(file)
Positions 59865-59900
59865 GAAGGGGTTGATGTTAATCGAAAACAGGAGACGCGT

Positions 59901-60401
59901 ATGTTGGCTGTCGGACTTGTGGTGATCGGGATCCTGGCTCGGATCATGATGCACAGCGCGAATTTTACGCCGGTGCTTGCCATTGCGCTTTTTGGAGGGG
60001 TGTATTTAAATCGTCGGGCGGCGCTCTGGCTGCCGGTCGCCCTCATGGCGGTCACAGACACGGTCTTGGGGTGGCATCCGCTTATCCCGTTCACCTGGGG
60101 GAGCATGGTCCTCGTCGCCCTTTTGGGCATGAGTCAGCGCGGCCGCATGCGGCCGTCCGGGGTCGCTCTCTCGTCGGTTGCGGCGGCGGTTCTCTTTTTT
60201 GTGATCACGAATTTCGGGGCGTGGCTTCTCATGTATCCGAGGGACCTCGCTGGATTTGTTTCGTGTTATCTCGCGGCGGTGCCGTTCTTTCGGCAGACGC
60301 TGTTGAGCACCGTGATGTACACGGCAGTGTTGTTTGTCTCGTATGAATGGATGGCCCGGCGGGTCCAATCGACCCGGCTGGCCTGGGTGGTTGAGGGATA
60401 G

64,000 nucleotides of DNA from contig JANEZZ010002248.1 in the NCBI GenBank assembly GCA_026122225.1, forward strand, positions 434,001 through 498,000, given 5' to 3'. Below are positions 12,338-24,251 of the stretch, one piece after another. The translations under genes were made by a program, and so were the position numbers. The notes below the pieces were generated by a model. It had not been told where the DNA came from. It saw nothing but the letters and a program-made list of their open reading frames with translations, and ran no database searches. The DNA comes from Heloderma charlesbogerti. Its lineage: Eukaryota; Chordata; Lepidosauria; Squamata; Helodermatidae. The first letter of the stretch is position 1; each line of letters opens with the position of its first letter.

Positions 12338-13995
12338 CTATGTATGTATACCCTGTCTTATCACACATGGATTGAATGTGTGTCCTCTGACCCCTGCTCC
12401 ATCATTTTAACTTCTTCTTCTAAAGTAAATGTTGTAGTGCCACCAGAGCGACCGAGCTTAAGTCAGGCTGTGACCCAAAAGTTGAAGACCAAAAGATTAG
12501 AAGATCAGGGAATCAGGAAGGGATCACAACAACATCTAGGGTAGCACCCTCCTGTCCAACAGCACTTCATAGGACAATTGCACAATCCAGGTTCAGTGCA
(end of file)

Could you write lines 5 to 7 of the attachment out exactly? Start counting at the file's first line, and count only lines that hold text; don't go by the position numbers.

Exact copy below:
60001 TGTATTTAAATCGTCGGGCGGCGCTCTGGCTGCCGGTCGCCCTCATGGCGGTCACAGACACGGTCTTGGGGTGGCATCCGCTTATCCCGTTCACCTGGGG
60101 GAGCATGGTCCTCGTCGCCCTTTTGGGCATGAGTCAGCGCGGCCGCATGCGGCCGTCCGGGGTCGCTCTCTCGTCGGTTGCGGCGGCGGTTCTCTTTTTT
60201 GTGATCACGAATTTCGGGGCGTGGCTTCTCATGTATCCGAGGGACCTCGCTGGATTTGTTTCGTGTTATCTCGCGGCGGTGCCGTTCTTTCGGCAGACGC